Veterans from around the region, the American Legion posts from Corinth and Lake Luzerne and the Glens Falls detachment of the Marine Corps League came together to enjoy a meal served by volunteers at the Office for the Aging meal site and view military-themed displays. The memorabilia stretched from the Civil War to items from the current conflicts in the Middle East, donated by local residents.
The veterans also came from a variety of conflicts and eras, from one young man in his early 20s to at least one Korean War veteran.
Hadley resident Tom Boles, a Korean War veteran, sat at a table with the youngest veteran on hand, 22-year-old Brandon Beaupre of Glens Falls. Beaupre, an Air National Guard security officer, was recently deployed to Jordan and Syria.
“It’s amazing to have everyone here. It’s an honor to be here,” Beaupre said.
The guest speaker was Hadley-Luzerne Central School math teacher Karen Love, a U.S. Air Force Academy graduate who rose to the level of colonel in the Air Force and had nearly 5,000 flight hours. She gave a talk about how veterans can give to their communities now that they are out of the service.
Love attended between classes at the school, telling the attendees she had to be back to school for a 12:20 p.m. class.
“This is fantastic. They really did a nice job,” said Lynn Stanton, past commandant of the Glens Falls detachment of the Marine Corps League. “It is important that people remember veterans.”
The impending release of prison escapee Joel O’Keefe has prompted police in Washington County to organize a summit of past and present local law enforcement to talk about his possible role in unsolved homicide cases in which he was considered a “person of interest.”
O’Keefe has served nearly 23 years in state prison for numerous felonies committed in 1994, followed by three more prosecutions for crimes in prison. He is most well-known for a September 1994 escape from State Police, which led to a massive, 13-day manhunt around the region.
He could be released as early as Nov. 25, which has caused concern among officers who investigated his violent past crimes.
Washington County Sheriff Jeff Murphy said his office is “pulling old files” for a fresh review of cases that may be connected to O’Keefe. He said the creation of a “cold case squad” to review unsolved homicides was also under consideration.
“We’re going to sit down and discuss the past and present so that everyone knows his background,” Murphy said. “We have a lot of guys here who weren’t working then and don’t know about him.”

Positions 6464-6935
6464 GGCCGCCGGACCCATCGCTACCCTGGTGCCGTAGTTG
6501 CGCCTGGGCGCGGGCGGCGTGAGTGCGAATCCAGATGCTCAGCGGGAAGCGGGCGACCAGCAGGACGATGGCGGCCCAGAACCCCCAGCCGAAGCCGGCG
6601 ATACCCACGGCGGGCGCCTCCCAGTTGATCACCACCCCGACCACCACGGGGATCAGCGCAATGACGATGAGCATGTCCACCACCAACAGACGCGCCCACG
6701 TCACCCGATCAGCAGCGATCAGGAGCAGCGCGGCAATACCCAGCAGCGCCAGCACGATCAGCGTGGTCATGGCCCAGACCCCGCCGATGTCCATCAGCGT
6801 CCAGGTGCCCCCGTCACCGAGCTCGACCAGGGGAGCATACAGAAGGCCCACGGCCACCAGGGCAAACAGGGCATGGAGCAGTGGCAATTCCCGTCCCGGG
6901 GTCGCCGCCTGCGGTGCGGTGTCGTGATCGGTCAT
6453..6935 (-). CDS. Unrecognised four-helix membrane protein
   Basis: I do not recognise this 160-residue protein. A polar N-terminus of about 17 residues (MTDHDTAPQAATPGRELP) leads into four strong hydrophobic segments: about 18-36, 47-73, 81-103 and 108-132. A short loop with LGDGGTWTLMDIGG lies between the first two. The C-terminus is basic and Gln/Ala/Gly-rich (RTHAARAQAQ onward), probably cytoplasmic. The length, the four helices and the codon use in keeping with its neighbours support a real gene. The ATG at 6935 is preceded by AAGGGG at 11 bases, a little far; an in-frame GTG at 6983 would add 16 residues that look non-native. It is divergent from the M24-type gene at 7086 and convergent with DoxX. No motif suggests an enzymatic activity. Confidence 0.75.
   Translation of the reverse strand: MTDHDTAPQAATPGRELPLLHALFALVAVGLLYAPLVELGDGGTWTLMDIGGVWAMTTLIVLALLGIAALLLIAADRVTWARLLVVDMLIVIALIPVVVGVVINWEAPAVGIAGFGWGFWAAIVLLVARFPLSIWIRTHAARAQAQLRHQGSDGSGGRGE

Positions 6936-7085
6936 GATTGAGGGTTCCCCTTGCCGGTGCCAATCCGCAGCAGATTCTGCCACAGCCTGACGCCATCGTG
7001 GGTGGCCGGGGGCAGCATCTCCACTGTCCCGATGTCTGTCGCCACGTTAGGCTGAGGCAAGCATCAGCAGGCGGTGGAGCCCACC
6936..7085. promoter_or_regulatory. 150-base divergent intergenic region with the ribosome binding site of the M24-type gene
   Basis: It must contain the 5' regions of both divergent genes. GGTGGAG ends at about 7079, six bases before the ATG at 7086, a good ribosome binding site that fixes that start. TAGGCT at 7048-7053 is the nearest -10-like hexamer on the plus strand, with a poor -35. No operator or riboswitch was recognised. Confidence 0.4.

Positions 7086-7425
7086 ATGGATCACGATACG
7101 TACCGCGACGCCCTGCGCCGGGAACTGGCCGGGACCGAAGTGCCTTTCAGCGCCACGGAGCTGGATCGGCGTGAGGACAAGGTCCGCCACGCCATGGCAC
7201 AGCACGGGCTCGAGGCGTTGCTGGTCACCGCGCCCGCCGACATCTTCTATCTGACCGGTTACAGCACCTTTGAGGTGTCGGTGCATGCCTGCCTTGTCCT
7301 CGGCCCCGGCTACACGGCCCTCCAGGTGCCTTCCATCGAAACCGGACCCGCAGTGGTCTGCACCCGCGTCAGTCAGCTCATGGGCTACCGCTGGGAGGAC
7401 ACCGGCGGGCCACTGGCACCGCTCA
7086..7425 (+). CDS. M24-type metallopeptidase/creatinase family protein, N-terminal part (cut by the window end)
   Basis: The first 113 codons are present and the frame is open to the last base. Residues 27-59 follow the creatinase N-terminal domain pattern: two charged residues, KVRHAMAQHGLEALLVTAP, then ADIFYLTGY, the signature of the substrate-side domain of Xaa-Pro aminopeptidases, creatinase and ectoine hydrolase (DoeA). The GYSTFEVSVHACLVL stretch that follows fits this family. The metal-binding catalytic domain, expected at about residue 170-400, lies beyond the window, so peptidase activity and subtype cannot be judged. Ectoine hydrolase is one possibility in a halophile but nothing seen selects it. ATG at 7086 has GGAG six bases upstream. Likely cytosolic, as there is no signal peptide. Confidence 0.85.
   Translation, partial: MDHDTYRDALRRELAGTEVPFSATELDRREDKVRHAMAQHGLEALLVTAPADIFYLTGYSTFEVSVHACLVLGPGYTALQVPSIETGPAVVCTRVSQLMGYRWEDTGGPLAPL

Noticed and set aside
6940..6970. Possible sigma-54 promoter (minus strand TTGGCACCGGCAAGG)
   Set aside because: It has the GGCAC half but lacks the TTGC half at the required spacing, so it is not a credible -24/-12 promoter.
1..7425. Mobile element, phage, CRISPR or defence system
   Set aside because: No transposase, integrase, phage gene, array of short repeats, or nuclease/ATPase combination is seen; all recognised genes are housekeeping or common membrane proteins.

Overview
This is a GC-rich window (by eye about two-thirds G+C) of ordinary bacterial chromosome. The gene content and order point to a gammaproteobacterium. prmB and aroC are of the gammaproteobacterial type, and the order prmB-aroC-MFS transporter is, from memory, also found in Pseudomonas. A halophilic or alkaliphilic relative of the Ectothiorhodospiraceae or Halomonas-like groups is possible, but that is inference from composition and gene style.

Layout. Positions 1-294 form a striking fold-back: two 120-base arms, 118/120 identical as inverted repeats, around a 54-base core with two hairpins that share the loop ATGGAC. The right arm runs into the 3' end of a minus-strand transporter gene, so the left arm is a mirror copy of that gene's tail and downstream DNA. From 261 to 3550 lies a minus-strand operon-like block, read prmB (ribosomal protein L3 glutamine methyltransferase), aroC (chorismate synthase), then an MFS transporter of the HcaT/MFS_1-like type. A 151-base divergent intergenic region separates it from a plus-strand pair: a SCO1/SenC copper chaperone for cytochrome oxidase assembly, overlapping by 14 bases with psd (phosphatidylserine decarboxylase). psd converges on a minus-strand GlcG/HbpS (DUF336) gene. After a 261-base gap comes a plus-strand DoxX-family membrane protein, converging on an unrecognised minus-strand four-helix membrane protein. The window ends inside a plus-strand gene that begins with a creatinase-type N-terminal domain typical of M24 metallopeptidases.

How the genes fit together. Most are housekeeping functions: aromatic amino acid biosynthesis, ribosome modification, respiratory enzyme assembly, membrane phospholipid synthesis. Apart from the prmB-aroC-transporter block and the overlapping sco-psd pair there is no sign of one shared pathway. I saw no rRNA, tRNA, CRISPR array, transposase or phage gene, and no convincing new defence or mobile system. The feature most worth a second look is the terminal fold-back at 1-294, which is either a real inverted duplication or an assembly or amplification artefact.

Murphy acknowledged that open homicide cases, in which police in the mid-1990s acknowledged that O’Keefe was a “person of interest,” were among those to be reviewed.
O’Keefe has long been under suspicion for the unsolved double homicide of two men in Hartford during the summer of 1988. Fredrich J. Pauling, 56, and James Checkush, 37, were slain near Pauling’s part-time residence on Dick Hill Road.
One was shot, the other bludgeoned. Checkush was reputed to be involved in marijuana trafficking, as was O’Keefe, who had a 1990 felony marijuana possession conviction and lived a short distance from Pauling’s seasonal home.
One of the men had written O’Keefe a $1,500 check days before his death, authorities said. O’Keefe, though, has maintained he was not involved in the deaths, and he was never charged.
The killings were among three unsolved homicides that occurred that summer in Washington County, with a man shot to death in Cambridge weeks before the Hartford case.
Washington County District Attorney Tony Jordan said police are doing the right thing by taking proactive steps to look at the prior cases.
Police and prosecutors discussed offering a plea deal to O’Keefe in 1995 that would have packaged his pending escape/burglary/sodomy case charges with manslaughter charges for the killings.
Robert Winn was Washington County district attorney at the time. He did not consent to the deal, because, he said at the time, he believed the sentence was not long enough for a double murder.
The Post-Star reported on the plea discussions in November 1995, after the Hartford investigation became a focus of the county sheriff’s race, because claims were made that evidence and the investigative file had not been properly preserved. The paper withheld O’Keefe’s name at the time, in light of the ongoing investigation and the fact that he had not been charged.
Winn said Thursday he had no comment on the case and referred questions to Jordan.
Local police were notified Monday that the 57-year-old Argyle native was nearing his release date, which has caused concern among officers and former officers who knew O’Keefe’s history. He was seeking to live in Washington County upon his release, but his address has not been determined.
Jordan said he and Murphy have been discussing O’Keefe’s release with the state Department of Corrections and Community Supervision. They are trying to figure out how the agency determined O’Keefe’s “good time,” which makes him eligible for release 6 years before completing his maximum sentence, and what supervision will occur by parole officers. He was prosecuted for three different attempted escape and contraband cases while in prison.
“The point we want the public to know is local law enforcement is working hard to make sure that when he does get out, his supervision is significant and adequate,” Jordan said.